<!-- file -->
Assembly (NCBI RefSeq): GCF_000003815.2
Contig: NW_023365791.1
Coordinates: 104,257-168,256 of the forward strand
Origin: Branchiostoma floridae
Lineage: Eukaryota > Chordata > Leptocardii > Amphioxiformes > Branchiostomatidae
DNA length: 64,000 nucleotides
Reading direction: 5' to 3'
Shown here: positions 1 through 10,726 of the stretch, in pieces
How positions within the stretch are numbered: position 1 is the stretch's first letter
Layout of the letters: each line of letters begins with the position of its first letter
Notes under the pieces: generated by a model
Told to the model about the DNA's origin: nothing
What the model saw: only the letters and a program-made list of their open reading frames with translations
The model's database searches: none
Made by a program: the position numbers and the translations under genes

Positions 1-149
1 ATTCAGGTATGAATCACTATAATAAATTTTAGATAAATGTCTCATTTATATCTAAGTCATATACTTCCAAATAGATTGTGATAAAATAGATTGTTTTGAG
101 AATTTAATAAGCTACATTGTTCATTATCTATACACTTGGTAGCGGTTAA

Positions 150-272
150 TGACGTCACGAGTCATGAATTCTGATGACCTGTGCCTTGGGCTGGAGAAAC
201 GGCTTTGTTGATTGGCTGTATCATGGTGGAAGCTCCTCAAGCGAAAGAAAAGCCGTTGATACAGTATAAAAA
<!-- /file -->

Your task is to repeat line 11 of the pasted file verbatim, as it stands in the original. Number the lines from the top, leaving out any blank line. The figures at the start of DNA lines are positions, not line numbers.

Notes under the pieces: generated by a model